Apple recently announced changes to the App Store to comply with the European Union’s Digital Markets Act (DMA), which came into full effect on March 7. Critics of the company quickly condemned his plans and requirements for alternative app stores, Spotify calls the changes a “total farce”. Microsoft’s Xbox is one of the latest companies to call out Apple’s compatibility plans. In response to Spotify CEO Daniel Ek’s post on X about the changes at Apple, Xbox President Sarah Bond he said The company’s new policy is a “step in the wrong direction” and it hopes to listen to feedback to create a “more inclusive future for all.”
We believe that constructive conversations lead to change and progress towards open platforms and greater competition. Apple’s new policy is a step in the wrong direction. We hope they will listen to feedback on their proposed plan and work towards a more inclusive future for all. https://t.co/mDRI5KPJf6
— BondSarahBond (@BondSarah_Bond) January 29, 2024
Under DMA rules, platform owners such as Apple and Google they should open their systems to competing app stores. Apple, however, requires these alternative app stores to have strict rules and moderation tools comparable to its own. Their operators must also be able to prove that they have access to a minimum of $1.1 million in credit that they can use to pay developers. Apple also has a new rule for developers, requiring them to pay a basic technology fee of €0.50 (about 54 cents) per install once an app reaches 1 million downloads in a year. This rule applies regardless of whether the app is distributed through Apple’s App Store or an alternative marketplace.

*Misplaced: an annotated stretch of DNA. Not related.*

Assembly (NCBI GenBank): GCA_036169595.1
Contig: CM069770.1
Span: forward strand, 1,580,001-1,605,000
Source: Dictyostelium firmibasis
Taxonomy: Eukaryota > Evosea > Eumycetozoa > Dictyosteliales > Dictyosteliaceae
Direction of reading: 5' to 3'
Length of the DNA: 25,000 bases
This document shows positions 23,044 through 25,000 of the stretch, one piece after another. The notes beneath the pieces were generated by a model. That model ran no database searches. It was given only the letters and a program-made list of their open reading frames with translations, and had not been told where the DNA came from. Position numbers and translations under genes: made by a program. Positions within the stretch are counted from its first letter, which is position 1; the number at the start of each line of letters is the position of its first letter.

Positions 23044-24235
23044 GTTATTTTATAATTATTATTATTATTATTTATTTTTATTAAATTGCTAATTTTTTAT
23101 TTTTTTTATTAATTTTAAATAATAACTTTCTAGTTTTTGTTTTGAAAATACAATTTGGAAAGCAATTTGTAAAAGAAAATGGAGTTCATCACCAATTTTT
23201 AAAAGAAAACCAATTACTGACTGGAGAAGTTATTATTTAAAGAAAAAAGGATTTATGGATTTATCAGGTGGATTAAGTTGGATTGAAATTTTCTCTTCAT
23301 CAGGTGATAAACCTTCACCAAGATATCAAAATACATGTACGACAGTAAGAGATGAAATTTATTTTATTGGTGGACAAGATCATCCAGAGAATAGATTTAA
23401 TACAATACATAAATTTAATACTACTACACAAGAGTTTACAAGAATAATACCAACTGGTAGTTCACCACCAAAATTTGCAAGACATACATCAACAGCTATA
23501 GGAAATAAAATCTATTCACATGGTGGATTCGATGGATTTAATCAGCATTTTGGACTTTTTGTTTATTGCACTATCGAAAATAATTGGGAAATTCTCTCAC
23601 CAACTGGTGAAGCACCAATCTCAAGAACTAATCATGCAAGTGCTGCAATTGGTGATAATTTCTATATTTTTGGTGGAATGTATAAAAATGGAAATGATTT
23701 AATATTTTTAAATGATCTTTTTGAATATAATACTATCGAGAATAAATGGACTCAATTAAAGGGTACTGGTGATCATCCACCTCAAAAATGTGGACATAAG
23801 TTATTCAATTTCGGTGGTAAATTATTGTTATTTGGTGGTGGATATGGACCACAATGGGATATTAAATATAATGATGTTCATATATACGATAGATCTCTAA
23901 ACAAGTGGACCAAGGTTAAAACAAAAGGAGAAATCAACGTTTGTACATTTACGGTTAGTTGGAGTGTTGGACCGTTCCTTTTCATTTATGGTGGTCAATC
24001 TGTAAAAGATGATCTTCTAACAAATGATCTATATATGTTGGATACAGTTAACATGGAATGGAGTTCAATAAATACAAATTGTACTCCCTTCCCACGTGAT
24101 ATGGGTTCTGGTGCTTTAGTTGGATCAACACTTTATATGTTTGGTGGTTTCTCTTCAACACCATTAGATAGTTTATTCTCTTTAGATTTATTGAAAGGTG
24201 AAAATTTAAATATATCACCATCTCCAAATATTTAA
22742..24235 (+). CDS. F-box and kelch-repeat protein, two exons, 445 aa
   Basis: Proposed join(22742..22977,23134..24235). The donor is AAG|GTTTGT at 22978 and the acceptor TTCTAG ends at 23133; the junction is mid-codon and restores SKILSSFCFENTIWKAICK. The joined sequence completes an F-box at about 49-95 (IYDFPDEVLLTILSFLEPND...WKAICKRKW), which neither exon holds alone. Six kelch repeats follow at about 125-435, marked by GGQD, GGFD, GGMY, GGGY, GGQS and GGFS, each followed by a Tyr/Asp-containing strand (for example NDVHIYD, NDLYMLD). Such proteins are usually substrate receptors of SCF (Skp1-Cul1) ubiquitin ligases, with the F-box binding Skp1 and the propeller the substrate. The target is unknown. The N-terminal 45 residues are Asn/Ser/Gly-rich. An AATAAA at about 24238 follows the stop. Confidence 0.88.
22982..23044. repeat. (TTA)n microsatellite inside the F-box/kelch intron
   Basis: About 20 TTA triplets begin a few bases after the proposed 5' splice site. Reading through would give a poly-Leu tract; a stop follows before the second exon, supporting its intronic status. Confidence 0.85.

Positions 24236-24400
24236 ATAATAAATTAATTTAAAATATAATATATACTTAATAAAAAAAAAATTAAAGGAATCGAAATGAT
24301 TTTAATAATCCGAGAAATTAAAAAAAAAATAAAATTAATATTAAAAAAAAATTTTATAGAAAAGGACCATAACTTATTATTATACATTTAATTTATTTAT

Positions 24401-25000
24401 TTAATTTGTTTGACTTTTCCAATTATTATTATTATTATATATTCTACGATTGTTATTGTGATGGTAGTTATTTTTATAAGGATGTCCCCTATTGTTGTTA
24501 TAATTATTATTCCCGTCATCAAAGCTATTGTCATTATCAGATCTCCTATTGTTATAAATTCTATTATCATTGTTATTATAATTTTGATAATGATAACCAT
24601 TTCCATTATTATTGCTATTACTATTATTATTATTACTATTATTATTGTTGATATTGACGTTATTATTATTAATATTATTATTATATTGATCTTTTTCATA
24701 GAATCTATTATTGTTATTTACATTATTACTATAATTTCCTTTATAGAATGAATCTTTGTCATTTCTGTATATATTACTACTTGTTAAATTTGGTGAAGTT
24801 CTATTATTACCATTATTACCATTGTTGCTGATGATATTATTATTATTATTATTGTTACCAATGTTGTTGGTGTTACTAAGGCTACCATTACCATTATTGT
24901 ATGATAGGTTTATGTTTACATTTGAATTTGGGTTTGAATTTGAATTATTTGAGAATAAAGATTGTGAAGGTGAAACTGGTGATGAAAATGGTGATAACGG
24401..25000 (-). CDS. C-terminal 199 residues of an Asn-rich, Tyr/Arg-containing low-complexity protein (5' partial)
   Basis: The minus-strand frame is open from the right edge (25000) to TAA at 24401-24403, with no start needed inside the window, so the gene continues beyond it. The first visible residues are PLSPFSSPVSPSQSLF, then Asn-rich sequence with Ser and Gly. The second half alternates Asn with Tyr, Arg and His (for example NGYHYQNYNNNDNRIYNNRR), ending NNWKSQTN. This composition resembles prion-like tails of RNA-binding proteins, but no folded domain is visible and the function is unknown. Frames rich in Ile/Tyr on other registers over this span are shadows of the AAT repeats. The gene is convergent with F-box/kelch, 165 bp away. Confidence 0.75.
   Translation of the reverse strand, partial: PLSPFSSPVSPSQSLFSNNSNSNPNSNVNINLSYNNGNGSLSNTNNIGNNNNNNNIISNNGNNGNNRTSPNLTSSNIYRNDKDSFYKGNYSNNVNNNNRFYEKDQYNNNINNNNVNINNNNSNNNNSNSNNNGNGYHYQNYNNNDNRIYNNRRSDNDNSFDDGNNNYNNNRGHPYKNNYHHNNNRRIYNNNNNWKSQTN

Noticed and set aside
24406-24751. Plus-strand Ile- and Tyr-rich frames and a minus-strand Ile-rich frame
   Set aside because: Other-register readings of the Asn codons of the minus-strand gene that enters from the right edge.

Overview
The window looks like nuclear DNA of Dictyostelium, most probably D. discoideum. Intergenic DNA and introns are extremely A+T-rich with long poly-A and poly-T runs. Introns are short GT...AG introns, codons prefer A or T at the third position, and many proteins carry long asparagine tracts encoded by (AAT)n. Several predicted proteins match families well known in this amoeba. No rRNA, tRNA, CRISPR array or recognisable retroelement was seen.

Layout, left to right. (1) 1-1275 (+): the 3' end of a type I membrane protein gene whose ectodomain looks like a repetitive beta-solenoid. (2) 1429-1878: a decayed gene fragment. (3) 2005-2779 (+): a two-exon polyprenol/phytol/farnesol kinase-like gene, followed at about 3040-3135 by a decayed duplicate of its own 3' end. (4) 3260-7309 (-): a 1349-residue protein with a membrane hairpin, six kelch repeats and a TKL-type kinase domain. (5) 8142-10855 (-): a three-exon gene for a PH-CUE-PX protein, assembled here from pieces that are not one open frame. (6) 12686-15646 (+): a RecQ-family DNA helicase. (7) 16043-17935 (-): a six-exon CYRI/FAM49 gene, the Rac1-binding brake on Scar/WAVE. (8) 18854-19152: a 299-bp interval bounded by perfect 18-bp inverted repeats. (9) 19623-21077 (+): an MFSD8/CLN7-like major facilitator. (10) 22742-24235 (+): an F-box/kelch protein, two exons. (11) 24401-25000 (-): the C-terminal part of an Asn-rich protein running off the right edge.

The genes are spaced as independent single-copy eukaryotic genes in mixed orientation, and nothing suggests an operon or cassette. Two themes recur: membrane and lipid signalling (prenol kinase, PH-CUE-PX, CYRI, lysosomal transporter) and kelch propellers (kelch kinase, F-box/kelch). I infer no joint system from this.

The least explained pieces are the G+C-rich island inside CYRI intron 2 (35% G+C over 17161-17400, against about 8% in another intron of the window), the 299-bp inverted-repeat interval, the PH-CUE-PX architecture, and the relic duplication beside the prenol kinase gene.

Epic Games CEO Tim Sweeney said Apple’s plan is “an insidious new example of Malicious Compliance.” He added that Apple is essentially forcing developers to choose between App Store exclusivity and a new “widespread illegal anti-competitive scheme with new unnecessary fees on downloads” as well as new taxes on payments the company itself doesn’t process. The App Store is a huge business for Apple, taking 15-30 percent commission on developers’ earnings. For example, for fiscal year 2022, Apple said the App Store ecosystem “made it easy $1.1 trillion in developer accounts and sales.”
Epic was taken Fortnite from the App Store in 2020 after deliberately breaking its rules and offering discounts to players who make purchases outside the Apple ecosystem. Recently, the developer announced that brings Fortnite Come back to iPhone and iPad in Europe this year after DMA takes effect and launches its own store for iOS. “Spotify”, which has also criticized Apple, is planning to launch it its own in-app payment system Also for iOS users in Europe.
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